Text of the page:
The CEO of Intel has warned that the global shortage of semiconductors will now likely last until 2024.
However, in a new interview with CNBC‘s Data Check, Gelsinger has updated his prediction and now expects the chip shortage to last into 2024.
According to Gelsinger, shortages are like to continue because key manufacturing tools aren’t as readily available as hoped, meaning there aren’t enough chips being made to supply demand.
“That’s part of the reason that we believe the overall semiconductor shortage will now drift into 2024, from our earlier estimates in 2023, just because the shortages have now hit equipment and some of those factory ramps will be more challenged,” he explained.
In October 2021 Gelsinger predicted: “We’re in the worst of it now, every quarter next year we’ll get incrementally better, but they’re not going to have supply-demand balance until 2023.”
This was contrary to comments from AMD CEO Lisa Su, who at the time had said she expected the second half of 2022 to see supply increase.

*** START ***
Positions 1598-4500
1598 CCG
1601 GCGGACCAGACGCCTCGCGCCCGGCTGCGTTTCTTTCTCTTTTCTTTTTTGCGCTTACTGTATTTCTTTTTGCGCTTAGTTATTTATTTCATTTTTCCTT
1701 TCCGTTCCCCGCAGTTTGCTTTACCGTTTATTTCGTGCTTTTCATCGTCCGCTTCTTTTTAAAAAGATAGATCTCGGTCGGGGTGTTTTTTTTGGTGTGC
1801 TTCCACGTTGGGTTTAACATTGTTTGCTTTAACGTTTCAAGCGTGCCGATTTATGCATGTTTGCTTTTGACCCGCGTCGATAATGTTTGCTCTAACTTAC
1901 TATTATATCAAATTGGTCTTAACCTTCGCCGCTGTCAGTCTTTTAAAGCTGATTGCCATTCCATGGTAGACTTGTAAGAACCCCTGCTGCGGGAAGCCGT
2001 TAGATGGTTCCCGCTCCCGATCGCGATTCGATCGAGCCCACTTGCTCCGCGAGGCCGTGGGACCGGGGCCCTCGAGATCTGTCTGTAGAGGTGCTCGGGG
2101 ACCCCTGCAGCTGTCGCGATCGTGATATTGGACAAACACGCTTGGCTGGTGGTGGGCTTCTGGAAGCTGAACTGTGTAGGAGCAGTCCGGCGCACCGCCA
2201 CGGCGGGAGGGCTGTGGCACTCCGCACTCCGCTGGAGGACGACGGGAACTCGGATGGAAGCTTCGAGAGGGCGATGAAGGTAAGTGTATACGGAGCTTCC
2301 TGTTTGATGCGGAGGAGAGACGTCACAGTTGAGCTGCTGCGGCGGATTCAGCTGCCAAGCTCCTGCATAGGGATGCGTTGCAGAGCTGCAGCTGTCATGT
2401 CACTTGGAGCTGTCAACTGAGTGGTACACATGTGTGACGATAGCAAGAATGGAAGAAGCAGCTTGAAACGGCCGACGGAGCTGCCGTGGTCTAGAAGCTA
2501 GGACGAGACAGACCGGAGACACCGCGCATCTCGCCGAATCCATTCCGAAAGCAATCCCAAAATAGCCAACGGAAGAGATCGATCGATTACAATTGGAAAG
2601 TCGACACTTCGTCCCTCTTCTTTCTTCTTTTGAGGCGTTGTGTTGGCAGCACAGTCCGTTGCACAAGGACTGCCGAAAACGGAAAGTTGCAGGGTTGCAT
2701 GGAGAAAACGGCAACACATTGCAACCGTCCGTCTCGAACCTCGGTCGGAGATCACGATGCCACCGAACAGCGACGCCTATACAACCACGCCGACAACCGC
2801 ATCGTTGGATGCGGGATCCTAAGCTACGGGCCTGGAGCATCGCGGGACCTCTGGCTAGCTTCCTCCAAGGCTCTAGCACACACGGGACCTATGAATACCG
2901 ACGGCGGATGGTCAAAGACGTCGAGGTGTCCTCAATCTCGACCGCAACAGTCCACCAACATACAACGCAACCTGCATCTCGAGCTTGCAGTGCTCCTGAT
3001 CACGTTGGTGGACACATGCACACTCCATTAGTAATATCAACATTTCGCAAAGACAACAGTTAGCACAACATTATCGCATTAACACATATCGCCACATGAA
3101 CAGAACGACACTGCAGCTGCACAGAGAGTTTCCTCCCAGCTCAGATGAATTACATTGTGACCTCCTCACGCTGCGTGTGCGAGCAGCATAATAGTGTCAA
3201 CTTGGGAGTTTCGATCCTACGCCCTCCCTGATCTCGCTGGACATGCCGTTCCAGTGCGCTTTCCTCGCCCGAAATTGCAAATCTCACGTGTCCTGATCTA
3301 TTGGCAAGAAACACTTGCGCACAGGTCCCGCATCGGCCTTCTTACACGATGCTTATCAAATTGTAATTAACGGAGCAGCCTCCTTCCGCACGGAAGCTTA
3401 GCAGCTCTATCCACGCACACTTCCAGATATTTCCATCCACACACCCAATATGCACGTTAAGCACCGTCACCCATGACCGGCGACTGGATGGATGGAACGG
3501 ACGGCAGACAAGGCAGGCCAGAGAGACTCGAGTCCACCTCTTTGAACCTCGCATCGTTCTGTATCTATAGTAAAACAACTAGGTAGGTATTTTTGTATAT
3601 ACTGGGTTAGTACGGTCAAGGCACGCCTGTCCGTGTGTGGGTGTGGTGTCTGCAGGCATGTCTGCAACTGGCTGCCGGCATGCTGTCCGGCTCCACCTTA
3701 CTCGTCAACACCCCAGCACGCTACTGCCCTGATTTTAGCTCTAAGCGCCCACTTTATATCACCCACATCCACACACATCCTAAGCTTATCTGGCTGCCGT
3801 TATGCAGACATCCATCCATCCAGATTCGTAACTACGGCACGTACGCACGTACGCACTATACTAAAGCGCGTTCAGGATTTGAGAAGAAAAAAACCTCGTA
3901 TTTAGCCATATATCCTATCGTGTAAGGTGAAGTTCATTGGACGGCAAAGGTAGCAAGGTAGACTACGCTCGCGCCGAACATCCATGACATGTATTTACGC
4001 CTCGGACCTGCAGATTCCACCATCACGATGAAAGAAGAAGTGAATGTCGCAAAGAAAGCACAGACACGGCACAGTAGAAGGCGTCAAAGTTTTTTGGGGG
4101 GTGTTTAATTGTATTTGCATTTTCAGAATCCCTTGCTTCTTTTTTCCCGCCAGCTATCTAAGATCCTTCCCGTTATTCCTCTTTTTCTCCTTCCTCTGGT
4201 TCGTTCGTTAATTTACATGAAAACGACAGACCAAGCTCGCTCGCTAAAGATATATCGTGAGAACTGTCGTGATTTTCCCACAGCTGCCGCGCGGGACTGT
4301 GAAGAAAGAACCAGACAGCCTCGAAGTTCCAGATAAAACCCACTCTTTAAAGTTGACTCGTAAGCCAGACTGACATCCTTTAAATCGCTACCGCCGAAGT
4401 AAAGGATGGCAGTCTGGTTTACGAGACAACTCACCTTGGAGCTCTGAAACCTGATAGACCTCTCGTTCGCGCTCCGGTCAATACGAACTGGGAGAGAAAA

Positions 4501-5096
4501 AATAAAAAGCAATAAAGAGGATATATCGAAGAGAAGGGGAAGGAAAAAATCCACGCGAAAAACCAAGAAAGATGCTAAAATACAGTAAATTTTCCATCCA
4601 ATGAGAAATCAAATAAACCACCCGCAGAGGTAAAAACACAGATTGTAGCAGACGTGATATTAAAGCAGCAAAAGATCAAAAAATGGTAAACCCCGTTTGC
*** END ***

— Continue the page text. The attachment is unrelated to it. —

Console manufacturers have struggled with stock shortages for more than two years now, after the COVID-19 pandemic shut down essential supply chains and saw demand for gaming devices increase significantly as countries implemented social distancing measures.
“I think it’s probably too isolated to talk about it as just a chip problem,” he said. “When I think about, what does it mean to get the parts necessary to build a console today, and then get it to the markets where the demand is, there are multiple kind of pinch points in that process.
“And I think regretfully it’s going to be with us for months and months, definitely through the end of this calendar year and into the next calendar year.”